Herpes simplex virus causes human disease, ranging from cold sores to more serious infections, some of which are life threatening. Our goal has been to delineate the mechanisms governing HSV entry and HSV-induced cell fusion. In contrast to most viruses, HSV utilizes four glycoproteins in a multi-step process for fusion and entry. Characterization of these events will provide paradigms for virus-mediated fusion in general. The four glycoproteins gB, gD, gH and gL are essential for entry. Crystal structures of gB, gH/gL, gD and gD bound to its receptors have provided critical insights into how these proteins function in virus entry and cell fusion. gD is the receptor-binding protein, while gB and gH/gL form the core fusion machinery for all herpesviruses. The structural homology of gB with G, the fusion protein of VSV, suggests that gB is a fusion protein in all herpesviruses. Here we will study the mechanism used by gB to cause fusion. Unlike G, gB does not function on its own but requires gH/gL. However, gH/gL bears no structural similarities to viral fusion proteins. Moreover, gH/gL and gB can effect fusion when the two proteins are in separate cells (in trans). We postulated that gH/gL acts as a regulator that causes gB to undergo its conformational changes and effect fusion. We postulate that the quartet of HSV glycoproteins act in a sequential fashion. This process begins when gD engages one of its receptors, undergoes conformational changes that allow it to activate the regulatory function of gH/gL. This form of gH/gL then stimulates one or more steps that convert gB from its inert prefusion state to its postfusion form. Although the structure of the gB postfusion form is known, there is no concept of structure for gB or the event that takes place in its conversion. To test our main hypothesis, we propose two specific aims: 1) To learn how gB is converted from a pre to a postfusion state and 2) To examine how fusion involving gD, gB and gH/gL is regulated. We will study the structure of gB and dissect the complex it forms with gH/gL on cells and in vitro using a bead based assay. This high throughput assay will allow us to test the inhibitory effect of peptides and small molecules on the gB/gH/gL interaction. We have identified monoclonal antibodies (Mabs) that distinguish the two forms of gB and distinguish WT from mutant forms of the protein. We also constructed a disulfide-locked mutant that we believe may be a prefusion form of gB, and we have embedded YFP and CFP in gB for possible FRET-based experiments. In collaboration with Dr. A. Steven (NIH) we will visualize WT gB and mutant proteins bound to Fab fragments of gB Mabs. We will use a novel assay that measures the rate of fusion in live cells and use it to study parameters that affect regulation of fusion. Using this assay we have identified hypo- and hyperfusogenic mutants. We will examine the effect of gB Mabs and inhibitory peptides on the rate of fusion to understand more about the mechanisms that regulate the fusion pathway and gB function. Our work has strong clinical significance, as each step in the fusion pathway is a potential target for therapeutics and vaccines against HSV-mediated disease.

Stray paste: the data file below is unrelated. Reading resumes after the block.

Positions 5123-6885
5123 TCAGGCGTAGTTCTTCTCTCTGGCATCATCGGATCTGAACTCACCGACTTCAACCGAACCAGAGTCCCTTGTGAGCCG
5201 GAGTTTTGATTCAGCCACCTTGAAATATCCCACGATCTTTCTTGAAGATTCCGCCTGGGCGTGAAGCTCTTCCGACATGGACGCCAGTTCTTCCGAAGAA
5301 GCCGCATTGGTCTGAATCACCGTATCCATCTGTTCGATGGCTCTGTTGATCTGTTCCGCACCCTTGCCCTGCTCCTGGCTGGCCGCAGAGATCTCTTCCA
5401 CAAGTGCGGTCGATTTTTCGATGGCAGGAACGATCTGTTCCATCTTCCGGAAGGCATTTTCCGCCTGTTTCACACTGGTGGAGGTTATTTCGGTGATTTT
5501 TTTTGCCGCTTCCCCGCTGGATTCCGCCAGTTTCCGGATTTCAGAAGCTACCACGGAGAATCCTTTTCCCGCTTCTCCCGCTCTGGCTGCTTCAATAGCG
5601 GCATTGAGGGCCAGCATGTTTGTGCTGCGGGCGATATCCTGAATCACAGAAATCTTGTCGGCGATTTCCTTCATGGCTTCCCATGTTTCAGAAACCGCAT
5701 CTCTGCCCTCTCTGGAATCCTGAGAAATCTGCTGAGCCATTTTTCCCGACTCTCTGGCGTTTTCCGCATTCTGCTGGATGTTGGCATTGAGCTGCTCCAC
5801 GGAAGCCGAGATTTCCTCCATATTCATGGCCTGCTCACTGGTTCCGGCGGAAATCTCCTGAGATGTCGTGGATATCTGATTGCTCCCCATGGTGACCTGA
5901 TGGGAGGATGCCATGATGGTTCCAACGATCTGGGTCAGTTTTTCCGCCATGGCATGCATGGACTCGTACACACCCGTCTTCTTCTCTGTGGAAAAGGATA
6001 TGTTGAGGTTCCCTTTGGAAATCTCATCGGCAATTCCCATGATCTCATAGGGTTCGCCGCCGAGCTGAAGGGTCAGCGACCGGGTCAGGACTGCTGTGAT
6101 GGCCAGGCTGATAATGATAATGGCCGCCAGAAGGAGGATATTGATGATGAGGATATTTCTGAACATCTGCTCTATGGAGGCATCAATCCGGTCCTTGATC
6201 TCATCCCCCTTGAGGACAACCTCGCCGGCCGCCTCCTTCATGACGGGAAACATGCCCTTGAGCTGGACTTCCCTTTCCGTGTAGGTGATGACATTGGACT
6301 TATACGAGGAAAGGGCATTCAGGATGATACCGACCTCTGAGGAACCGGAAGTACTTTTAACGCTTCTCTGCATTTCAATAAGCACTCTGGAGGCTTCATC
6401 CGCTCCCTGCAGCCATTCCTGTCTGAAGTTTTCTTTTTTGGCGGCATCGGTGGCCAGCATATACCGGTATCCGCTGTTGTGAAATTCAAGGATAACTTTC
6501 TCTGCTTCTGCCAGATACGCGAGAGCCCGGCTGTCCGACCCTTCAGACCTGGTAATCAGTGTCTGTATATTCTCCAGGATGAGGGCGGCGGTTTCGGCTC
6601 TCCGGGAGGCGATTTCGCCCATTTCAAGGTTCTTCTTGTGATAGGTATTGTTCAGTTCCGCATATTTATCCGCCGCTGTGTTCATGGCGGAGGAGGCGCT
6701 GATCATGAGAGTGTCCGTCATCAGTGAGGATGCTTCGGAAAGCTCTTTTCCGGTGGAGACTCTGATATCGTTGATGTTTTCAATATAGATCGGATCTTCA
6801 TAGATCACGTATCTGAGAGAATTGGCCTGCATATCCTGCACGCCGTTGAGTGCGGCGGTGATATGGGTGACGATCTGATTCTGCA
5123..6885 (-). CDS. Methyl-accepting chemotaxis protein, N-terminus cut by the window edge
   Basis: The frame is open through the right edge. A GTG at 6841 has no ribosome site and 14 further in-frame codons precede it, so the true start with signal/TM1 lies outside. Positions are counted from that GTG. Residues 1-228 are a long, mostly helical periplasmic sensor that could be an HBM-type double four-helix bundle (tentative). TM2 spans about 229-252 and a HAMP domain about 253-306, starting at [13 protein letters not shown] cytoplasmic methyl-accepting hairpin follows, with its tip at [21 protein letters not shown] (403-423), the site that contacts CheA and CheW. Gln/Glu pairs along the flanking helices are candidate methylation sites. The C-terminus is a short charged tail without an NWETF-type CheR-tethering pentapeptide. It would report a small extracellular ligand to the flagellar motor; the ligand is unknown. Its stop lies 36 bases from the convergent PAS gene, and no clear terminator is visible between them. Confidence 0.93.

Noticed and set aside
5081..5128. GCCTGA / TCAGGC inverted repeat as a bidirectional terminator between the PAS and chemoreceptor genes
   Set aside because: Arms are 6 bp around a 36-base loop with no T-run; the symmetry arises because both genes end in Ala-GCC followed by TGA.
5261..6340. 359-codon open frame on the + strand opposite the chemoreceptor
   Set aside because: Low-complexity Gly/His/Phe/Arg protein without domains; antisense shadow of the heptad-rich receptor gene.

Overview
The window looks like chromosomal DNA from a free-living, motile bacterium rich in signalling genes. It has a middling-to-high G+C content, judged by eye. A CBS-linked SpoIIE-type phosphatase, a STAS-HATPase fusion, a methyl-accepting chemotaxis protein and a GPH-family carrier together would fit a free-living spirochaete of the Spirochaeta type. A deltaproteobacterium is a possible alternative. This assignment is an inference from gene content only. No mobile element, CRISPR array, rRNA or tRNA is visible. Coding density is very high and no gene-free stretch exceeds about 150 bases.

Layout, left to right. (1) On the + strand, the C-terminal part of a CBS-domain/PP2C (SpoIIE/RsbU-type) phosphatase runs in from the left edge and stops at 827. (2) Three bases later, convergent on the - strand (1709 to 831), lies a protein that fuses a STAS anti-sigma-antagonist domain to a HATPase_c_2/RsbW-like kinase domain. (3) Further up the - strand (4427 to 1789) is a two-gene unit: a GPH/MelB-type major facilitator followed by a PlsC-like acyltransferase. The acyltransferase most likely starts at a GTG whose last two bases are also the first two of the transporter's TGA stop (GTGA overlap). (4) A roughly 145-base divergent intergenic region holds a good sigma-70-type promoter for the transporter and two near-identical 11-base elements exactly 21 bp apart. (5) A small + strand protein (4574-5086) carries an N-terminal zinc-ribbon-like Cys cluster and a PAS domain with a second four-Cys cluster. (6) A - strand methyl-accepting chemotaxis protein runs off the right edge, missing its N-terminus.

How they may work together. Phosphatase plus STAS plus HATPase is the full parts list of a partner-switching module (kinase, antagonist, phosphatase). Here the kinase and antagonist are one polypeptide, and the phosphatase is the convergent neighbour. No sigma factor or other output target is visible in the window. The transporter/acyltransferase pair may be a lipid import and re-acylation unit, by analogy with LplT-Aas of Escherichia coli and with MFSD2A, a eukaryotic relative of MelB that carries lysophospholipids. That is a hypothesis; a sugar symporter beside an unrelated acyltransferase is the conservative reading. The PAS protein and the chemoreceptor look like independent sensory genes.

Herpes simplex virus (HSV) causes many human diseases but the most common are cold sores and encephalitis. The outer surface of the virus contains the proteins that are needed to gain entry into host cells and cause disease and I use molecular biological approaches to understand how these proteins work to allow the virus to enter host cells. My research may suggest new therapeutic targets that will result in new treatments to stop the virus from gaining entry into its favorite target cells.
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|Maurer, Ulrike E; Zeev-Ben-Mordehai, Tzviya; Pandurangan, Arun Prasad et al. (2013) The structure of herpesvirus fusion glycoprotein B-bilayer complex reveals the protein-membrane and lateral protein-protein interaction. Structure 21:1396-405|